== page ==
With jiu-jitsu legend Roger Gracie to be featured on a UFC PPV event for the first time next Saturday, it’s a perfect time to check out The Gracies and the Birth of Vale Tudo, a documentary released this year to tell the Gracie family’s incredible story in MMA history.
The Gracies and the Birth of Vale Tudo was released (straight to DVD) this year to considerable excitement. Directed by Victor Cesar Sota (a friend of Renzo Gracie, who is credited as co-producer), it promised a different side of the family’s story from earlier perspectives offered from Rorian Gracie and his sons.
It delivers just that, and succeeds on several levels: offering a ton of great footage (some new, some old) and fleshing out the stories of many of the family’s champions. Is it the whole story? No, but at 89 minutes maybe that’s not a fair question.
An odd quote flashes across the screen as the film begins: “There’s no greater solitude then that of the samurai, unless he is the tiger of the jungle, perhaps – Bushido.” Odd, firstly it because it seems nobody in the sprawling Gracie family is ever alone. Odd, secondly, because that quote apparently has its origins with French filmmaker Jean-Pierre Melville, who used it for his film “Le Samourai,” and not any actual samurai treatise. (Also, I think that should be “than” and not then…)
Several family members then appear to introduce the art: Renzo’s father Robson, then Renzo’s brother Ryan Gracie; both seem “itching for a fight.” Be aware, the film can be bloody, and profane.
The story of Mitsuyo Maeda bringing jiu-jitsu to Brazil in 1914 is briefly described, “a judo champion known as Conde Koma who helped establish a Japanese colony in the state of Pará.” Maeda would, of course, teach Carlos Gracie in Brazil, who taught his brothers; and the Gracie Academy of jiu-jitsu eventually developed. (What separates judo from jiu-jitsu is not explained here.)
The Gracie Academy grew to prominence by the open challenge of any other martial artists, often in vale tudo (“anything goes” in Portuguese) competition. Of the original brothers, George Gracie is briefly mentioned as an early champion of the family, but the youngest, Hélio, is credited as the art’s most prominent early proponent.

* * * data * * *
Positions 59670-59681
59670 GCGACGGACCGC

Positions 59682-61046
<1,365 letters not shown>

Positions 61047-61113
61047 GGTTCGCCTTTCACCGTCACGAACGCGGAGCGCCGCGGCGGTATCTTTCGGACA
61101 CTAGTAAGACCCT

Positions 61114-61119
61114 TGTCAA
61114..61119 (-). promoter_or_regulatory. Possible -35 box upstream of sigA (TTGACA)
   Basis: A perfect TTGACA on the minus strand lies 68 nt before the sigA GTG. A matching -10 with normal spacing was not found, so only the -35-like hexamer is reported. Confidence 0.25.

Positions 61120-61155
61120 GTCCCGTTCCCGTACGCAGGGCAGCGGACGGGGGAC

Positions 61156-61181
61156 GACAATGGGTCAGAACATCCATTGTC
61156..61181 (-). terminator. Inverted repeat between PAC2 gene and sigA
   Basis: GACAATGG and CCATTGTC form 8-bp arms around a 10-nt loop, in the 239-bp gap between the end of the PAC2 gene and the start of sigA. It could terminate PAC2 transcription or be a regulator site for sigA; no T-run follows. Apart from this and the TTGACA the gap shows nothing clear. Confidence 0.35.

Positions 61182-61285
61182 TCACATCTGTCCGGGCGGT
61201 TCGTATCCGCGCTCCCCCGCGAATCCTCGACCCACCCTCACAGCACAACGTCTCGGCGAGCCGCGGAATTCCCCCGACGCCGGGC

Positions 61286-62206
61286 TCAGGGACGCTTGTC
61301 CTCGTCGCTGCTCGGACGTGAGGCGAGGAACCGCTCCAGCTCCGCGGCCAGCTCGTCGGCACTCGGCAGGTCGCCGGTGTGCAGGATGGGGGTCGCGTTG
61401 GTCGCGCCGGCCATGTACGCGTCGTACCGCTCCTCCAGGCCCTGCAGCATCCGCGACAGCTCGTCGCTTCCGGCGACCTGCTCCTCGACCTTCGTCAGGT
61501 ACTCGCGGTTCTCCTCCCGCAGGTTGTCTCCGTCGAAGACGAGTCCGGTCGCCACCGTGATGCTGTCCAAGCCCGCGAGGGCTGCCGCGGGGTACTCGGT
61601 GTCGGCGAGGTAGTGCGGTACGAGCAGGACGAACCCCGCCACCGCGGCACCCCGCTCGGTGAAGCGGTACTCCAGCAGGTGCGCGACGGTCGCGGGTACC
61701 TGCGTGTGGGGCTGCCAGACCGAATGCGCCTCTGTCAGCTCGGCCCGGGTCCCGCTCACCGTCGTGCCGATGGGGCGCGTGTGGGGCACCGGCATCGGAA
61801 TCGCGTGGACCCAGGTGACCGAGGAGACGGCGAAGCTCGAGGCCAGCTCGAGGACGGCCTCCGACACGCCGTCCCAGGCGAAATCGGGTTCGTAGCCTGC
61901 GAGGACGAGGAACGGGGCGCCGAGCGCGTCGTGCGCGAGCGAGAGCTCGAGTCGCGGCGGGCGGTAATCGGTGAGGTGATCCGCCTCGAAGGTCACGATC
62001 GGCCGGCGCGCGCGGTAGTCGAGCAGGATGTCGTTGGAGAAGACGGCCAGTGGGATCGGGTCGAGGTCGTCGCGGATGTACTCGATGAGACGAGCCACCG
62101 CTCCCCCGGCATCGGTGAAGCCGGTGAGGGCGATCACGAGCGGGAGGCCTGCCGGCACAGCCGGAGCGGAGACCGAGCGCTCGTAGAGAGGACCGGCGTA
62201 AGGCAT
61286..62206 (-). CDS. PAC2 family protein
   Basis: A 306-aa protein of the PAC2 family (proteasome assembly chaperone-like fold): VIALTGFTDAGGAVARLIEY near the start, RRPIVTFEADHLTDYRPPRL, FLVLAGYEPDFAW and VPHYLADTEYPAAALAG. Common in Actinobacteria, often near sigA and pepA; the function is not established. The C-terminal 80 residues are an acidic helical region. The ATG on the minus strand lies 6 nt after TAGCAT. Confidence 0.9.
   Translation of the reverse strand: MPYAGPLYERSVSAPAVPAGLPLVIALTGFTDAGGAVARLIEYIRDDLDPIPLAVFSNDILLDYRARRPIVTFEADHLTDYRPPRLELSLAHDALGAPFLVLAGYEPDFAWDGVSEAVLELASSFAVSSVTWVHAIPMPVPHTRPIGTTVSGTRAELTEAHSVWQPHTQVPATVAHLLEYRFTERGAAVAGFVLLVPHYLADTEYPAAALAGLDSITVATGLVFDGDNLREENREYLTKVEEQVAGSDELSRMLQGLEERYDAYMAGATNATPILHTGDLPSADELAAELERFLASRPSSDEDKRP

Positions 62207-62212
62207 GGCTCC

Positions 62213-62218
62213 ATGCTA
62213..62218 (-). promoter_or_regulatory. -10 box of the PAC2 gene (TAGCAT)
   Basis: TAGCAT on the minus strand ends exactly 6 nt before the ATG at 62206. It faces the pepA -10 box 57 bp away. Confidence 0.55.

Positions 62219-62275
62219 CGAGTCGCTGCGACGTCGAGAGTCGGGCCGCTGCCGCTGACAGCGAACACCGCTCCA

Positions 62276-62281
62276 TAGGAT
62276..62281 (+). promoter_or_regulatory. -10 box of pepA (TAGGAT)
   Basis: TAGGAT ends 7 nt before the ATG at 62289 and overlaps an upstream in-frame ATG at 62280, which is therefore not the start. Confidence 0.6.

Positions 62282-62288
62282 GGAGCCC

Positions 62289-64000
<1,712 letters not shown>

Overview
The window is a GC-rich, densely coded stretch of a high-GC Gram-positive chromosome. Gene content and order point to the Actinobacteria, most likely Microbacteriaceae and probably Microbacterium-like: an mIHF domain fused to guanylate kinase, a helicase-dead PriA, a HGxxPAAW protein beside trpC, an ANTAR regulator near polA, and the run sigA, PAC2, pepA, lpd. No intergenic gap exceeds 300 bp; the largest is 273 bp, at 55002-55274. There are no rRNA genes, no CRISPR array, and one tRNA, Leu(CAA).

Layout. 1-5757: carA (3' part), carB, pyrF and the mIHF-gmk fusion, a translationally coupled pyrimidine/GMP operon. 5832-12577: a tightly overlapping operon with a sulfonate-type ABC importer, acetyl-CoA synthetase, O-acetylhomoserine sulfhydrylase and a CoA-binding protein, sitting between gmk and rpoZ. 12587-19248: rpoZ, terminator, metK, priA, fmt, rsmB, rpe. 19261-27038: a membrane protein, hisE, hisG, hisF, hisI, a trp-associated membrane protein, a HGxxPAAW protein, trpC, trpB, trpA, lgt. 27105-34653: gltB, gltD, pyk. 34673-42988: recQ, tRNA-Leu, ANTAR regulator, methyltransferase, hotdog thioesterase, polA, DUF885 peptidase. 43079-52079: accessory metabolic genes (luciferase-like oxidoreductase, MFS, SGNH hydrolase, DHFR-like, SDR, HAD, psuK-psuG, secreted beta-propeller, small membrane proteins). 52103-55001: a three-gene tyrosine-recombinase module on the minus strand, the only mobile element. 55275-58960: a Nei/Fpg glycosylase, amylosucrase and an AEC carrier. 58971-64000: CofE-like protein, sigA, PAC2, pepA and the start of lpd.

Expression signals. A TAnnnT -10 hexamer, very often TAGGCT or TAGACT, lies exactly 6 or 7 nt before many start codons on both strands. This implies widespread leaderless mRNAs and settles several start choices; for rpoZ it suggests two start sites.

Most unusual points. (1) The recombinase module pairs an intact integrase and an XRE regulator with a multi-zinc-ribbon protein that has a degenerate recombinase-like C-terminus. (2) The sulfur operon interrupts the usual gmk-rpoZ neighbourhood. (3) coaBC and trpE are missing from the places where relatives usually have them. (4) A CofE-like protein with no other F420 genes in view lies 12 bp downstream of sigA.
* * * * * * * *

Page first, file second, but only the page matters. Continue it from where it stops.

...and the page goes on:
Helio is described as rising to great fame in Brazil, among his achievements beating a Brazilian lightweight boxing champion in 1932. (This is incorrect, according to scholar Roberto Pedreira — who is translating Carlos’ biography at his site with his own notes.) Accounts of encounters with Japan’s judo legend Kimura and former Gracie student Waldemar Santana are also offered – again, with some facts in dispute, but the stories are told fairly gracefully and with quality footage.
The family’s many divisions soon begin. The intersection of politics (Brazil was a military dictatorship for much of the last century) and the fight game is also briefly explored.
The eccentric Carlos created a huge family, including one son, Rolls, which would end up raised by Helio. Rolls, a tragic figure, receives almost 1/4th of The Gracies and the Birth of Vale Tudo’s running time. It’s clear that Renzo credits him greatly with the development of jiu-jitsu, even describing him “the most acclaimed and respected Gracie.” The family’s later fights, especially Rickson’s and Renzo’s, are recounted well, along with the birth of the academy Gracie Barra.
Other prominent family members, like Carlson Gracie, are offered less of the spotlight, but are mostly recalled with fondness in the film. It’s really only Rorian Gracie who finds himself “put on blast,” described as hoarding the Gracie legacy when he moved to the US, and treating Rickson and other more talented jiu-jitsu fighters unfairly with his legal acumen. But he is credited with helping found the UFC, too.
Whatever side of these disputes you find yourself on, or whatever you feel about this family — it’s clear they’re at the heart of the sport we love. The Gracies and the Birth of Vale Tudo isn’t perfect but maybe it shouldn’t be. The story isn’t finished. In fact, it continues next Saturday as Roger Gracie fights at UFC 162. If you enjoy the fights, you’ll enjoy this film.